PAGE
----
Means are provided for detecting and regulating the moisture content of the process atmosphere within the oven 10. Referring particularly to FIGS. 1B, 3 and 11, the moisture control unit 146 may be arranged in the moving process atmosphere within the heating chamber and includes a fine spray nozzle 147 which projects a spray of water against a spaced apart iron-constantan, "J" thermocouple 148, both arranged within an open-ended duct 149, FIG. 1B. The nozzle 147 projects a spray concurrent to the flow of the process atmosphere within the heating compartment and thus the "wet bulb" thermocouple 148 is disposed downstream of the spray nozzle 147. A second or "dry bulb" thermocouple 151 is disposed within the oven preferably within the heating chamber 51 and also extends into the path of the circulating atmosphere. The thermocouple 148 is electrically coupled to a controller recorder 152 which serves to sense the electrical output of the thermocouple and to respond to established control limits through a pneumatic output to a pre-arranged setting. The controller output is coupled to a pneumatically operated steam valve 153 in the steam supply line 161 so as to operate the valve 153 for regulating the steam supply to the steam nozzles 19 so as to achieve and maintain a pre-set moisture content of the process atmosphere. Shutoff valves 154 are provided in the steam line 161.
The thermocouple 151 is electrically coupled to a controller recorder 172 which serves to sense the electrical output of the thermocouple 151 and to respond through a pneumatic output to a prearranged setting. The output of controller 172 is coupled to a pneumatically operated gas valve 173 in the gas supply line 67 so as to operate the valve 173 for regulating the gas supply to the heating unit 18 so as to achieve and maintain the pre-set oven temperature.
Steam in this embodiment is supplied to the line 161 at a pressure from 25-35 psig and at a saturated quality of and at a temperature of between 260°-281° F. A spray of hot water may be substituted for the saturated steam. A satisfactory spacing for the nozzle 147 from the "wet bulb" thermocouple 148 has been found to be on the order of 16 inches and a satisfactory flow through the nozzle 147 is on the order of 0.06 gallons per minute. Water is supplied to the line 156 at a pressure of about 15-20 psig and at a temperature which may vary between 50°-200° F., but preferably at about 60° F. In the water supply line 156 there is provided a strainer 157, a pressure regulating valve 158 and shutoff valve 159.
The moisture control unit 146 works on the principle that a water droplet sprayed into a hot atmosphere will change in temperature until it reaches a point where the partial pressure of the water vapor from the droplet equals the partial pressure of water vapor in the process atmosphere or the dew point temperature. If the droplet temperature is initially higher than the equiblibrium or dew point temperature, then water evaporates from the droplet surface, dissipating heat energy from the droplet until its temperature falls to dew point temperature. On the other hand, if the initial droplet temperature is lower than the equilibrium temperature, moisture from the atmosphere condenses on the surface of the droplet supplying energy until the droplet rises to the dew point temperature. The droplet temperature adjustment is virtually independent of the normally measured dry bulb oven temperature and is a function of moisture content of the process atmosphere. Thus, the measurement of the droplet temperature after it has reached equilibrium is then a measure of the partial pressure of water vapor in the atmosphere and which may be converted to give the composition of moisture by volume in the process atmosphere. This measurement is made through the use of the controller 152 or through psychometric tables the temperature reached by the dry bulb thermocouple 151 and that reached by the "wet bulb" thermocouple 148.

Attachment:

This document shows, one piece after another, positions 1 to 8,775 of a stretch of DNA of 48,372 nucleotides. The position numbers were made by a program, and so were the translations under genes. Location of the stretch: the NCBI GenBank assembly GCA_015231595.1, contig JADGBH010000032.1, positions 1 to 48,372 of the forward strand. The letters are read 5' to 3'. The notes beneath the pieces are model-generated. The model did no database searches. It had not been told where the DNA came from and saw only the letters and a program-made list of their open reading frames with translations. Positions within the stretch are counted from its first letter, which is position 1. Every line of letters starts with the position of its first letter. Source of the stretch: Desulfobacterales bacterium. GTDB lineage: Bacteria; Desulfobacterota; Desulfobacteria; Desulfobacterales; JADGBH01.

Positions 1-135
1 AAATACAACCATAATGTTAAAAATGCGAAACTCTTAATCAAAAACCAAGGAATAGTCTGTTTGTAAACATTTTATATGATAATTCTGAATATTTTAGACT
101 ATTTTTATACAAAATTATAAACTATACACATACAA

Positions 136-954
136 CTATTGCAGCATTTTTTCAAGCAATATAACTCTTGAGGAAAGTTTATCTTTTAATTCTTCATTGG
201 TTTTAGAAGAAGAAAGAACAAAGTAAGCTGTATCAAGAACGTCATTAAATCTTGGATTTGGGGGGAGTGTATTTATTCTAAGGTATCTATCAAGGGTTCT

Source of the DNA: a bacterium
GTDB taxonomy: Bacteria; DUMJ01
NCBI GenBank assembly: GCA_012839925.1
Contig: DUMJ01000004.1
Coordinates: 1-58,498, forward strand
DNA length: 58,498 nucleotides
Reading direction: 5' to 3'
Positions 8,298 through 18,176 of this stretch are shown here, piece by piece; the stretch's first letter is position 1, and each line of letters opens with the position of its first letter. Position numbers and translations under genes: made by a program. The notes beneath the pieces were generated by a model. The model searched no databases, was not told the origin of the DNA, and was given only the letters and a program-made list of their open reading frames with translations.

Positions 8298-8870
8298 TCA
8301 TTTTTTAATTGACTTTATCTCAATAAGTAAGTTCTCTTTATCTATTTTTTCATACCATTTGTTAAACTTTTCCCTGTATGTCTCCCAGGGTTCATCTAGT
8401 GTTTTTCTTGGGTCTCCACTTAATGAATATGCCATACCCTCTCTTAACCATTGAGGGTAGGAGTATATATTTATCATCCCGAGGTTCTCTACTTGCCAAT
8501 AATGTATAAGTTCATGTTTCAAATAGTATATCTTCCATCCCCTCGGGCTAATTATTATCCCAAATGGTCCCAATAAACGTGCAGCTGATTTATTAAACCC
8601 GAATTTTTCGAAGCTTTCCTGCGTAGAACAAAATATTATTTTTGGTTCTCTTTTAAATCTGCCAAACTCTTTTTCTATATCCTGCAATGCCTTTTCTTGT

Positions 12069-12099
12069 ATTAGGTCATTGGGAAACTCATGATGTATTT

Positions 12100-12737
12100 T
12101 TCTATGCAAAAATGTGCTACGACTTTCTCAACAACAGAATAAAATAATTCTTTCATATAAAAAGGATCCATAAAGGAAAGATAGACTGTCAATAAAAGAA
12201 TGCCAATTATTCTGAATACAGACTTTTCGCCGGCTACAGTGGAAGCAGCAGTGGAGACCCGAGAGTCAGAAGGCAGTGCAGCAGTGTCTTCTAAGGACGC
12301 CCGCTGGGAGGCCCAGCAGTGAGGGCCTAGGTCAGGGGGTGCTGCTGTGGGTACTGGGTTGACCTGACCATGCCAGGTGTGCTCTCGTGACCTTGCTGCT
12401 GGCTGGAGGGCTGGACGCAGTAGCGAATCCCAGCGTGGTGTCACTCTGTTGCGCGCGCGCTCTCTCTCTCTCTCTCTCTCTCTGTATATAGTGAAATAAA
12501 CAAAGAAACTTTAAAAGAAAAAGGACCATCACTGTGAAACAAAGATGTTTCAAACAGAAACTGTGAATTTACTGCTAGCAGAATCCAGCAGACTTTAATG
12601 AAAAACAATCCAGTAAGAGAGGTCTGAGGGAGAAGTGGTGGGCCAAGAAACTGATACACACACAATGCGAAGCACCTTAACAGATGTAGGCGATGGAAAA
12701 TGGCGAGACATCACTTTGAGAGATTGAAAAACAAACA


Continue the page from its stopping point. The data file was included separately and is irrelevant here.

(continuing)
Fresh filtered water is continuously introduced through the water supply line 156 and once the water has been sprayed against the wet bulb thermocouple it is dumped through the duct 149 into the space 41 below the conveyor belt. This procedure keeps the thermocouple 148 in a clean condition being constantly washed by the water spray.
The present invention is predicated on the fact that water vapor or steam has an enlivening effect upon the appearance and flavor of certain food products such as meat patties, salisbury steak, chicken parts, etc. This effect is vastly enhanced when the cooking takes place largely in the absence of air so as to reduce or minimize the degenerative effect of oxidation and drying out of the product.
The present invention also makes possible a very rapid processing cycle which is contributable to a high heat transfer rate from the moisture-laden process vapor to the relatively cooler product such that moisture from the process atmosphere may leave the vapor state and condense upon the product releasing the heat of the vaporization. This phenomenon is particularly present as the product first enters the cooking chamber which is the moment when the temperature differential between the process atmosphere and the product is the greatest. The condensing of moisture upon the product tends, it is believed, to seal in moisture contained within the product and minimizes the tendency for a product to dehydrate such as when process in a substantially dry, rapidly moving, e.g. 1200-2400 feet per minute, gaseous stream. The process may be readily controlled by means including the moisture control system 146 so as to maintain one preferred high percentage of water vapor or steam in the process atmosphere, e.g. 30 to 51%, and permitting food treatment to occur at a relatively high processing temperature, e.g. 400° F.-600° F., without deterioration or burning of the product, in this one preferred range. If it is desired to process certain food products at a lower temperature, e.g. about 165° F., for the sake of appearance, yield, flavor or any similar property, it is only necessary to reduce the output of the heating unit 18 and to select a corresponding processing time in order to obtain a thoroughly acceptable result.